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THE CASK OF AMONTILLADO

Edgar Allan Poe

Edgar Allan Poe was born in Boston, Massachusetts, to parents who were itinerant actors. His father David Poe Jr. died probably in 1810 and his mother Elizabeth Hopkins Poe in 1811. Edgar was taken into the home of a Richmond merchant John Allan. Never legally adopted, Poe took Allan's name for his middle name. Poe suffered from bouts of depression and madness, and he attempted suicide in 1848. Unfortunately, he turned up in delirious condition and died on October 7, 1849.

Voice: Larry West - Adapted by Dona de Sanctis - VOA (Voice of America)

The Cask of
Amontillado

(Part 2/2)

 
   
 

He turned and looked into my eyes. "Tombs?" he said. He began to cough. The silver bells on his cap jingled.

"My poor friend," I said, "how long have you had that cough?"

"It's nothing," he said, but he couldn't stop coughing.

"Come," I said firmly, "we will go back upstairs. Your health is important. You are rich, respected, admired, and loved. You have a wife and children. Many people would miss you if you died. We will go back before you get seriously ill. I can go to Lucresi for help with the wine."

"No!" he cried. "This cough is nothing. It will not kill me. I won't die from a cough."

"That is true," I said, "but you must be careful." He took my arm and we began to walk through the cold, dark rooms. We went deeper and deeper into the cellar.

Finally, we arrived in a small room. Bones were pushed high against one wall. A doorway in another wall opened to an even smaller room, about one meter wide and two meters high. Its walls were solid rock.

"Here we are," I said. "I hid the cask of Amontillado in there." I pointed to the smaller room. Fortunato lifted his candle and stepped into the tiny room. I immediately followed him. He stood stupidly staring at two iron handcuffs chained to a wall of the tiny room. I grabbed his arms and locked them into the metal handcuffs. It took only a moment. He was too surprised to fight me.

I stepped outside the small room.

"Where is the Amontillado?" he cried.

"Ah yes," I said, "the cask of Amontillado." I leaned over and began pushing aside the pile of bones against the wall. Under the bones was a basket of stone blocks, some cement and a small shovel. I had hidden the materials there earlier. I began to fill the doorway of the tiny room with stones and cement.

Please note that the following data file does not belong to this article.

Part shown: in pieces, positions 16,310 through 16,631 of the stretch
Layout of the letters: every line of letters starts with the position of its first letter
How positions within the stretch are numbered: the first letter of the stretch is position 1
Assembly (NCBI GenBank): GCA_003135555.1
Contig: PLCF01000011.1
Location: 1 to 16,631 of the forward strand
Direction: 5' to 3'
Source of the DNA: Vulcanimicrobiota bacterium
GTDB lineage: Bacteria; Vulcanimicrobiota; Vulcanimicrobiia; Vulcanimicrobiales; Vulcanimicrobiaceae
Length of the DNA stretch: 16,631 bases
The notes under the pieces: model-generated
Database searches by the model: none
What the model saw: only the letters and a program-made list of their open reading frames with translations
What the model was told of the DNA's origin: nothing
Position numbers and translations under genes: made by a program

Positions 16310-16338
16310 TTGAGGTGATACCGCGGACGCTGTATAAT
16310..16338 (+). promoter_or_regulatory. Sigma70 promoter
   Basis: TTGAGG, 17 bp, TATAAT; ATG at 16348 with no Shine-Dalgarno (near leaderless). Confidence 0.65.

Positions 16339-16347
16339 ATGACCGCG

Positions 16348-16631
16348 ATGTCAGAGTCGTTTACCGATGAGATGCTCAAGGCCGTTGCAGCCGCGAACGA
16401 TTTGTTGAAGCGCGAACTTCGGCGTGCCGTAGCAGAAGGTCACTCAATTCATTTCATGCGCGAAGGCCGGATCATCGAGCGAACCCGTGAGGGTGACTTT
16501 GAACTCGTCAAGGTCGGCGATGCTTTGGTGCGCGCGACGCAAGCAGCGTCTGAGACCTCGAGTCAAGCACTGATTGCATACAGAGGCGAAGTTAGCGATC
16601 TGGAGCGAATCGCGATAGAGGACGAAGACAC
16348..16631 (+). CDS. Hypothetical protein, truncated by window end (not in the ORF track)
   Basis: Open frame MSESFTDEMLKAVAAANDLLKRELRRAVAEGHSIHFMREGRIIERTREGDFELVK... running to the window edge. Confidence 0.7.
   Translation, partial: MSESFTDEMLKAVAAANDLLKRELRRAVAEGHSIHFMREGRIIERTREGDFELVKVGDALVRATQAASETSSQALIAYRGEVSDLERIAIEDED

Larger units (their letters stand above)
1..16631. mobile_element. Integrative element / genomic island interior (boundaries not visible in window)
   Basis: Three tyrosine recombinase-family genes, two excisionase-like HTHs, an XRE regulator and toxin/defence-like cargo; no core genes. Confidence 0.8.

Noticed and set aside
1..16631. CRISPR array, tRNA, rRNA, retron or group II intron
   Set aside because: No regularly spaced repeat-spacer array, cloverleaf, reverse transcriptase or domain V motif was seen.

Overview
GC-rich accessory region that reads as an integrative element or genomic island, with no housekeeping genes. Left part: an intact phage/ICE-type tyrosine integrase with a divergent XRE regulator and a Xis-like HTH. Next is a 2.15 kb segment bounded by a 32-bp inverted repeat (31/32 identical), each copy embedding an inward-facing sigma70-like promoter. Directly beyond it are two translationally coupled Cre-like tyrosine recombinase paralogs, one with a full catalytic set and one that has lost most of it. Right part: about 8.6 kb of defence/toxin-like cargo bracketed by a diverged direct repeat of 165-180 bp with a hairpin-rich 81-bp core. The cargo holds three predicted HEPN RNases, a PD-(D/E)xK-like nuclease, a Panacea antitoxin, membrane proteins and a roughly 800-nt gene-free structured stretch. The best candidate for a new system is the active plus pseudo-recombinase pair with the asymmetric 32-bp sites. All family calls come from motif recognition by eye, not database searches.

By the time I laid the first row of stones Fortunato was no longer drunk. I heard him moaning inside the tiny room for ten minutes. Then there was a long silence.

I finished the second and third rows of stone blocks. As I began the fourth row, I heard Fortunato begin to shake the chains that held him to the wall. He was trying to pull them out of the granite wall.

I smiled to myself and stopped working so that I could better enjoy listening to the noise. After a few minutes, he stopped. I finished the fifth, the sixth and the seventh rows of stones. The wall I was building in the doorway was now almost up to my shoulders.

Suddenly, loud screams burst from the throat of the chained man. For a moment I worried. What if someone heard him? Then I placed my hand on the solid rock of the walls and felt safe. I looked into the tiny room, where he was still screaming. And I began to scream, too. My screams grew louder than his and he stopped.

It was now almost midnight. I finished the eighth, the ninth and the tenth rows. All that was left was a stone for the last hole in the wall. I was about to push it in when I heard a low laugh from behind the stones.

The laugh made the hair on my head stand up. Then Fortunato spoke, in a sad voice that no longer sounded like him.

He said, "Well, you have played a good joke on me. We will laugh about it soon over a glass of that Amontillado. But isn't it getting late. My wife and my friends will be waiting for us. Let us go."

"Yes," I replied, "let us go."

I waited for him to say something else. I heard only my own breathing. "Fortunato!" I called. No answer. I called again. "Fortunato!"  Still no answer.

I hurried to put the last stone into the wall and put the cement around it. Then I pushed the pile of bones in front of the new wall I had built.

That was fifty years ago. For half a century now, no one has touched those bones. "May he rest in peace!"

You have just heard the story "The Cask of Amontillado. " It was written by Edgar Allan Poe and adapted for Special English by Dona de Sanctis. Your storyteller was Larry West. For VOA Special English, this is Shep O'Neal. 

 

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